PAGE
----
Commuter Bible
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Commuter Bible is an audio Bible podcast to match your weekly schedule. Published Monday-Friday, major (U.S.) holidays excluded. In the course of a year, you can listen to the entire Bible. Subscribe today and get more of God's Word in your daily life.

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    Exodus 21-24, Proverbs 2

    On today’s episode God begins to give very specific commands to the Israelite people on what it looks like to be fair, kind, and gracious to one another. The Lord’s justice is severe for those who are selfish and outright rebellious, but gracious toward those who have no intention of causing harm. As you listen, it can be tempting to think that these are dry or irrelevant, but put yourself in the shoes/sandals of the original audience, whose livelihood wasn’t based on financial income, but on livestock, crops, and community with one another. Imagine yourself in each situation, & the text becomes much more interesting.

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    Exodus 17-20:21, Proverbs 1

    The Lord continues to provide for his people, despite their grumbling, giving them, not only food and water, but a moral code by which they might live; this Decalogue, more commonly known as the Ten Commandments, allowed Israel to know how they could please God. After witnessing the plagues on Egypt, the columns of cloud and fire, and the Red Sea’s parting, it would have been no small thing for Israel to receive this sense of assurance that they could be in right relationship with such a powerful God.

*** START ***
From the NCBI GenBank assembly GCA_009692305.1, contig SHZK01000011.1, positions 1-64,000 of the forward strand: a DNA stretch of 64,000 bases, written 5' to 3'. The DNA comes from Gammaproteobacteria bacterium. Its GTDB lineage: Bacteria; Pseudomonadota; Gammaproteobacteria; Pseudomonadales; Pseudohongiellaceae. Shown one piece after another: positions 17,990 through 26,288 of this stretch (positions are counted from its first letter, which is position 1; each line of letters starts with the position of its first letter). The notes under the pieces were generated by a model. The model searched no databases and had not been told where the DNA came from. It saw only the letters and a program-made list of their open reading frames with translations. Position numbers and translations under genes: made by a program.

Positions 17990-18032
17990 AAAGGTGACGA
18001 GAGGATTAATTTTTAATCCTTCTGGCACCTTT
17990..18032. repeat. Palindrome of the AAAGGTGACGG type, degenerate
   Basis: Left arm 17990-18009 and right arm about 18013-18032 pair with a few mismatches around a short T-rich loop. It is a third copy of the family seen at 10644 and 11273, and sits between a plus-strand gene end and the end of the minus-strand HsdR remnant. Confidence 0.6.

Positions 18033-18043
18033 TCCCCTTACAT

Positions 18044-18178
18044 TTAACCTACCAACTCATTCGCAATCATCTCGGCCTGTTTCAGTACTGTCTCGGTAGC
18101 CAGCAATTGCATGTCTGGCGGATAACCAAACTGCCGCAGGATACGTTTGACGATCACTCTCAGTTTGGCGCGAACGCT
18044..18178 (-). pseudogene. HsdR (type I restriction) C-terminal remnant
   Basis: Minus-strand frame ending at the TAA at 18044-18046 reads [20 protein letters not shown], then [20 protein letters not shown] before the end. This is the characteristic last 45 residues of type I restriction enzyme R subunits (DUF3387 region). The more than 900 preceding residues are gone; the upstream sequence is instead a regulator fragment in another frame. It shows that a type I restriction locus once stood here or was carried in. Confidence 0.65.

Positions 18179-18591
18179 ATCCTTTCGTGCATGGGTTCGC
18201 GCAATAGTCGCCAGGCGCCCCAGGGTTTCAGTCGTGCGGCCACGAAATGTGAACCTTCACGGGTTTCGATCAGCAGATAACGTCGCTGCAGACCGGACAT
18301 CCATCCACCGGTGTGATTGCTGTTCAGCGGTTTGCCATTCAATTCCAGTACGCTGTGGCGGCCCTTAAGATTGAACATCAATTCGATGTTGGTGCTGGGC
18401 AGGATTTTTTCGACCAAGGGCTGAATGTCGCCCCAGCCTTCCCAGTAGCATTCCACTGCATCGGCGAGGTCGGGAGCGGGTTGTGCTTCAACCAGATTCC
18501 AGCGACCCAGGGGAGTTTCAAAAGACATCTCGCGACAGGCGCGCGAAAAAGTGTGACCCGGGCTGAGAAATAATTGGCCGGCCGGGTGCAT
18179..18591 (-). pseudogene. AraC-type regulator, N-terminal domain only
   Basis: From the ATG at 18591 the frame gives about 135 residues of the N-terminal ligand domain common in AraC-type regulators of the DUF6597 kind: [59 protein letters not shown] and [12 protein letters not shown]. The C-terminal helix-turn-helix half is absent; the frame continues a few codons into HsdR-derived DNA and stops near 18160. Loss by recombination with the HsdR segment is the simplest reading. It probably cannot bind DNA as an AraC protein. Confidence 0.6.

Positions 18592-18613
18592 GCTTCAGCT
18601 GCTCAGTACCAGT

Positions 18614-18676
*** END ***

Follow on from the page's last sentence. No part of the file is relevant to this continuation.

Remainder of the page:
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    Exodus 13-16, Psalm 23

    Today we’ll read the account of the parting of the Red Sea. Along with the Passover, this event is passed down from generation to generation as a testament to the power of God. Throughout the history of Israel through both prose and poetry, God’s people remind each other of the Lord’s power and deliverance. He is faithful to His promises and makes a way where there seems to be no way, providing salvation for His people, often by completely unexpected means.

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    Exodus 9-12, Psalm 22

    On previous episodes we began the book of Exodus at a time when Joseph and his deeds toward Egypt have been forgotten. Israel is numerous, but Pharaoh hates them and enslaves them. God sends Moses, a Hebrew man who was raised in Pharaoh’s house, to return to Egypt and tell Pharaoh tell let God’s people go, so that they may worship Him in the wilderness. When Pharaoh refuses, God sends plagues of blood, frogs, gnats, and flies, but the king of Egypt will not back down.

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    Exodus 5-8, Psalm 21

    Today we begin to examine the ten plagues sent upon Egypt that testify to the power of the great I AM. It has been suggested that each plague is designed to show pharaoh, and all of Egypt all with him, that their gods are no match for the God of Israel, systematically robbing them of any power they claimed to have. While he is bested over and over again, Pharaoh’s heart is hardened and refuses to concede.